The Portland Art Dealers Association hosted a collaborative conversation around the idea of art patronage and art collecting on April 8. The free event was held at the Portland Art Museum.
Attendees were greeted by an enthusiastic member of the Young Patrons of the Portland Art Museum who said he was excited to increase awareness of art collecting for the next generation of patrons.
Art lovers and collectors gathered in the Miller Gallery to mingle and schmooze with other esteemed members of the Portland art community before transitioning to the main event
of the evening.
Megan Atiyeh, an independent curator, writer and visual arts coordinator for the Oregon Arts Commission, was the main facilitator for the discussion.
“This conversation is aimed at getting to the core issues and the conditions of the visual arts ecology of the state,” Atiyeh said. “My task is to really try and encourage a vertical dialogue.”
The event featured several local artists, art experts and gallery owners who sat scattered throughout the humble audience. This was done in an effort to help facilitate a more organic flow of conversation as opposed to a panel or lecture-based seminar.
PADA facilitators encouraged participation from audience members, but not before introducing the elite audience members, including local art professors and Board of Trustee members.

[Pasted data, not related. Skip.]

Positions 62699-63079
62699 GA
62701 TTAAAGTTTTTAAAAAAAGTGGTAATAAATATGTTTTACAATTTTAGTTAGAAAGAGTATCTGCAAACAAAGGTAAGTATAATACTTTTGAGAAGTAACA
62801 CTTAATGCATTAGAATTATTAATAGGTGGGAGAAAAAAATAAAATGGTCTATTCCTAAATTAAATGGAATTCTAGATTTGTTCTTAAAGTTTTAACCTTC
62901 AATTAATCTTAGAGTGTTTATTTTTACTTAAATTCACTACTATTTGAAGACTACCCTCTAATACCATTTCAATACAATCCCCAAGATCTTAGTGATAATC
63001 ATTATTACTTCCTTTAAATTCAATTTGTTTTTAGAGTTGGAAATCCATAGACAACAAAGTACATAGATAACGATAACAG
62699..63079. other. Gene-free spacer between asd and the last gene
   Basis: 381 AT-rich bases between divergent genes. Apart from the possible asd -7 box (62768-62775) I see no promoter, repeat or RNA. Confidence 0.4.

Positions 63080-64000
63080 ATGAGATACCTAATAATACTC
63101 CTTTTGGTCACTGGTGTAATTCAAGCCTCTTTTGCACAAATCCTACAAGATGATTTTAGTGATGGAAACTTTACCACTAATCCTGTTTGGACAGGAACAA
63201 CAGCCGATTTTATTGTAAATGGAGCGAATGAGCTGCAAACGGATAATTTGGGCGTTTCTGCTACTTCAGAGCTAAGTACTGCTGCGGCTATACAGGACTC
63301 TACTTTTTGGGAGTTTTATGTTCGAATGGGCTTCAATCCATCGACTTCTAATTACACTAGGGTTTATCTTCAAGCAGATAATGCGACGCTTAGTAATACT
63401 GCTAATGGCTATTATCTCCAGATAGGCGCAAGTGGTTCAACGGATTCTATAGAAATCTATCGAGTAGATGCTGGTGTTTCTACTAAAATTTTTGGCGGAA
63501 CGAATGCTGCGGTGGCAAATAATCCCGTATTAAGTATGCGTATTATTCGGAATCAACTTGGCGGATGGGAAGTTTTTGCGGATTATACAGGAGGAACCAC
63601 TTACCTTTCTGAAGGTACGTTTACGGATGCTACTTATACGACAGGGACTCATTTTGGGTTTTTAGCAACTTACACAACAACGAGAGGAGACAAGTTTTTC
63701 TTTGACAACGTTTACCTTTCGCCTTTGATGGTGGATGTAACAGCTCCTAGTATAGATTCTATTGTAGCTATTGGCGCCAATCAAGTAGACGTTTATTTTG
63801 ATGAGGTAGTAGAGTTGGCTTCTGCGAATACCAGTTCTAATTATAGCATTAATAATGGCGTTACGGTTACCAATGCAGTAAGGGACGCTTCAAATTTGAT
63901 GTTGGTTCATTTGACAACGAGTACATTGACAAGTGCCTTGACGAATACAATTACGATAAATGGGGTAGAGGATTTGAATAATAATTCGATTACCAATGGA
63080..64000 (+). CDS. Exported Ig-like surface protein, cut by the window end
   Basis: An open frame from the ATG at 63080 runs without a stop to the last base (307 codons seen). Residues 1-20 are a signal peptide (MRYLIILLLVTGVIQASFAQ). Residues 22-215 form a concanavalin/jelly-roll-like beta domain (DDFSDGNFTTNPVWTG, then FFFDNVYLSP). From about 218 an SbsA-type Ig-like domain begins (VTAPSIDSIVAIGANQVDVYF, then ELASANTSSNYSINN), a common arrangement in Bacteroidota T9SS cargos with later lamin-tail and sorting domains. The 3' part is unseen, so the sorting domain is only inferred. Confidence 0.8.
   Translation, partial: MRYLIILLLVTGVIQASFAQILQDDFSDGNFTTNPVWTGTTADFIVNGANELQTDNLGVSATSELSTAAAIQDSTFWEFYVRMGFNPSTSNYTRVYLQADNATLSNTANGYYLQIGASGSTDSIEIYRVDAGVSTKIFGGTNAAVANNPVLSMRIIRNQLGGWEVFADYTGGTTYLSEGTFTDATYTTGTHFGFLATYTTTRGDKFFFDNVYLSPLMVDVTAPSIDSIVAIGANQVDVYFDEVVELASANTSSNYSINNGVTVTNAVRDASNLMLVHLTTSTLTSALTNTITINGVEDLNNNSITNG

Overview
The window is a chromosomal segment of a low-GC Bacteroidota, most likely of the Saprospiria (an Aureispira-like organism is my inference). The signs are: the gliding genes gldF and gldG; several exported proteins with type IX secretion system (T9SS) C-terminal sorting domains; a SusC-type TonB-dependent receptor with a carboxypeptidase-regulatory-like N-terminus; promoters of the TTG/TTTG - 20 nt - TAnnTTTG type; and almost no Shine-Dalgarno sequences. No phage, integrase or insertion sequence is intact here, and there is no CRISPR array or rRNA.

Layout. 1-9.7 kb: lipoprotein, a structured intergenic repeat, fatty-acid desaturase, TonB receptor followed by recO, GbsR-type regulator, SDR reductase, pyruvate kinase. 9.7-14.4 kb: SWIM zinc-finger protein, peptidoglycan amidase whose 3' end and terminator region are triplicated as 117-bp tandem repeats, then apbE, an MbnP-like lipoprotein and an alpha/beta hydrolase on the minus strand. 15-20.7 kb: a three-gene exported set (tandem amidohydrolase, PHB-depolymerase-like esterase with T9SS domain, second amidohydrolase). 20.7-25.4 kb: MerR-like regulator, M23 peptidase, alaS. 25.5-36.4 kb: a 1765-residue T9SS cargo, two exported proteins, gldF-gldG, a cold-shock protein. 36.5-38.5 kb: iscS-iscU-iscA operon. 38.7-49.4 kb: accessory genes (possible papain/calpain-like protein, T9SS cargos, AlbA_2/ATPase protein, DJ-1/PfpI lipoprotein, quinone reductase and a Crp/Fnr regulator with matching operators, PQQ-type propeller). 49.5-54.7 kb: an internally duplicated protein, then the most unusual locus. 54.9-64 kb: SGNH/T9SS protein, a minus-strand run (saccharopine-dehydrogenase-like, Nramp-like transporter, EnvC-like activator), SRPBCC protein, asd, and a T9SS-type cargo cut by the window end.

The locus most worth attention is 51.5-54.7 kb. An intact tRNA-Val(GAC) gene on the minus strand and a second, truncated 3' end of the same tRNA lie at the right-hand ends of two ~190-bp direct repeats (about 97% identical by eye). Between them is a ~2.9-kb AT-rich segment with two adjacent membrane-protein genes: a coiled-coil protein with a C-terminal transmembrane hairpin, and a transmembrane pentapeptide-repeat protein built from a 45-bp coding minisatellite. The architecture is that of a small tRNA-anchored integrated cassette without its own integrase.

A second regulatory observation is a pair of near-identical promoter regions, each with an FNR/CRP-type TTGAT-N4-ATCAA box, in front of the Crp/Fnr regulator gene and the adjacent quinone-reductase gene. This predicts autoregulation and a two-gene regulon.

The audience, primarily white, middle-aged art patrons, brought many stimulating ideas and questions to the conversation.
Modern and post-modern art did not come up at all in the two-hour conversation.
The core issues that seemed to get the most remarks and comments out of audience members were issues of quantity: How big should my paintings be? How much art is too much art to collect? When do I know when I should buy more art?
Issues of supporting new and emerging local artists were given a generous, if brief, slice of time at the end of the discussion.
The conversation was separated into three distinct chapters; the first was titled, “How do new collectors come to be?”
Audience members offered memories of the first piece of art they ever purchased and described how incredibly crucial that was for them in their journey to become an art collector. Questions on what it is that makes art collecting most challenging, such as financial limitations, followed.
Prudence Roberts, an art professor at Portland Community College, recalled the first painting that started her journey as an art collector.
“I bought my first painting when I was in college,” Roberts said. “I bought it from a friend, with no money to pay for it; it was sort of as though my checkbook levitated out of my wallet, and I paid for it over lots of time.”
The second chapter focused on the artist, patron and gallery relationship. This complex topic came to a quick group consensus that all aspects of involvement are important—the circle of life, so to speak, within the arts.
These three relationships are pillars of support that help stabilize artists to make their art, patrons to buy their art and galleries to showcase and sell their art. It all flows together like a Van Gogh.
The evening ended on a hopeful “Aspirations” chapter, a question Atiyeh hoped would stimulate a call to action in the community and spur audience members on.